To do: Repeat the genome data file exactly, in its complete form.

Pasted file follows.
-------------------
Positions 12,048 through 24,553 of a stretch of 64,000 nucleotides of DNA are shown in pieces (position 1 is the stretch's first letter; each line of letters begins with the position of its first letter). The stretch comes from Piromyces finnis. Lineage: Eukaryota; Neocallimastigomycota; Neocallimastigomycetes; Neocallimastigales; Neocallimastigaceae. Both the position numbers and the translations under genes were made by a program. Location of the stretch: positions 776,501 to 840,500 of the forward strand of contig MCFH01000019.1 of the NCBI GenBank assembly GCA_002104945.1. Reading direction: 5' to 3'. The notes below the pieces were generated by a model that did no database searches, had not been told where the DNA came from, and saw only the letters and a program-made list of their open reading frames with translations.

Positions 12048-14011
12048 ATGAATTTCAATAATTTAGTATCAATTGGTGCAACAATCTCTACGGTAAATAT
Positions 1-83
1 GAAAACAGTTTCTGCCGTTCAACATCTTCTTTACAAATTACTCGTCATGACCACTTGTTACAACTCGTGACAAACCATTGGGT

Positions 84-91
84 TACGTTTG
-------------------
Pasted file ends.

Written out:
Positions 12,048 through 24,553 of a stretch of 64,000 nucleotides of DNA are shown in pieces (position 1 is the stretch's first letter; each line of letters begins with the position of its first letter). The stretch comes from Piromyces finnis. Lineage: Eukaryota; Neocallimastigomycota; Neocallimastigomycetes; Neocallimastigales; Neocallimastigaceae. Both the position numbers and the translations under genes were made by a program. Location of the stretch: positions 776,501 to 840,500 of the forward strand of contig MCFH01000019.1 of the NCBI GenBank assembly GCA_002104945.1. Reading direction: 5' to 3'. The notes below the pieces were generated by a model that did no database searches, had not been told where the DNA came from, and saw only the letters and a program-made list of their open reading frames with translations.

Positions 12048-14011
12048 ATGAATTTCAATAATTTAGTATCAATTGGTGCAACAATCTCTACGGTAAATAT
Positions 1-83
1 GAAAACAGTTTCTGCCGTTCAACATCTTCTTTACAAATTACTCGTCATGACCACTTGTTACAACTCGTGACAAACCATTGGGT

Positions 84-91
84 TACGTTTG